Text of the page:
Yesterday, I took part on a sponsored walk from my school all the way to Hyde Park and, because taking the tube (subway) was considered cheating, back again. All dressed in red and white we marched down the pavements, taking up more space than our instructed half, carrying a massive banner and armed with collection buckets.We started off cheerful and chanting a rhyme that I had ingeniously created in the tune of the Bob the Builder theme tune:
Save the Children
Can we do it?
Save the Children
Yes we can!
Then voices got sore, students got bored and a half-hearted ‘Save the children?’ was all they had to give as they held out their buckets.
It may or may not say something about the type of vibes I give off my person, but I received very few donations. A grand total of two people approached my silently swinging bucket and I was overjoyed each time. The worst thing is when you see them reaching out into their purse, you stop because they seem to be taking their time and then you realise that it’s not for you. My friend cheekily told one man who regretfully told her that he had no loose change that we accepted notes and I jokingly adopted the slogan ‘every tenner (£10) counts’.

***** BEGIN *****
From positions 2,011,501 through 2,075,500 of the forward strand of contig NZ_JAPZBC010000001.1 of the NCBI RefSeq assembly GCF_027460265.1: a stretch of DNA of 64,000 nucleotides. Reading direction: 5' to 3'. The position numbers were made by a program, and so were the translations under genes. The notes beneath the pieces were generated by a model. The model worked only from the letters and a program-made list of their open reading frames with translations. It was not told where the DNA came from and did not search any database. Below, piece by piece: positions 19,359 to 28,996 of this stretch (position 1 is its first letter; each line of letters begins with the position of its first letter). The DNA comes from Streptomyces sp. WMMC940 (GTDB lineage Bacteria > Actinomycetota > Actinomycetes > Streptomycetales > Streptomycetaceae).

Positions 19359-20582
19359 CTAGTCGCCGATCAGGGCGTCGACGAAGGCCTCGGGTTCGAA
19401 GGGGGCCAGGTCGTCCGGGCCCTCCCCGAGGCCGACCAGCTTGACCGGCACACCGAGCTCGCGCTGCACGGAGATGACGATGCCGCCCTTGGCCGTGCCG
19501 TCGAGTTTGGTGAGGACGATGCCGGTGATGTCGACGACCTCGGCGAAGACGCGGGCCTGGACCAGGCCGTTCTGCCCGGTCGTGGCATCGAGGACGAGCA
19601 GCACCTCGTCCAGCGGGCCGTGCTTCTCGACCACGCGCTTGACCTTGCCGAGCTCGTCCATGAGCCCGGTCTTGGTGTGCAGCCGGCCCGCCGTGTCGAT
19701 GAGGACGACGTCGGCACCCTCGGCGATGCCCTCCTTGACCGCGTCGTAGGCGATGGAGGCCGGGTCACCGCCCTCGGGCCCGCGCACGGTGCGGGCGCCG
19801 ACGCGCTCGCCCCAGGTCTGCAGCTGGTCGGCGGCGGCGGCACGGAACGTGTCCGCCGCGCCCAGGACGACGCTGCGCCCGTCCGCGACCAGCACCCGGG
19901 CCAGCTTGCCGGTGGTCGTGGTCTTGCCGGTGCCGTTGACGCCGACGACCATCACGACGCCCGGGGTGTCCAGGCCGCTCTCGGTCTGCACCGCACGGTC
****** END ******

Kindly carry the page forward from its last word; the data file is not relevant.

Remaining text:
Despite our efforts, most of the buckets remained empty, with passers-by simply passing by without the opening of any purses or the reaching into any pockets, until we reached Regents Park Mosque and kind strangers would slip in handfuls of twenty pound notes before we could even turn around and say thank-you. It would seem that the recession is hitting people as hard as the wind was blowing.
Unless you live down under, December is not the right time of year to go for a walk. I wore plentiful layers and snatched a pair of gloves from a little Year 8 that was complaining that they made no difference, but still my toes and fingers felt like icicles. At one point, my jaw froze in place and my friends had a jolly good laugh as I painfully spoke in a constant smile, like a woman with Botox. Fortunately, we missed the rain by a few seconds; it started to rain as soon as we returned to school, numb and aching at the same time.
I’m complaining now, but would I do it again? Probably. Maybe in the summer, although I suppose I would then complain about the heat. I just have to remember all the millions of children that have to walk more than twice our distance, until their bare feet bleed in protest, to realise that the little I do is for a good cause because…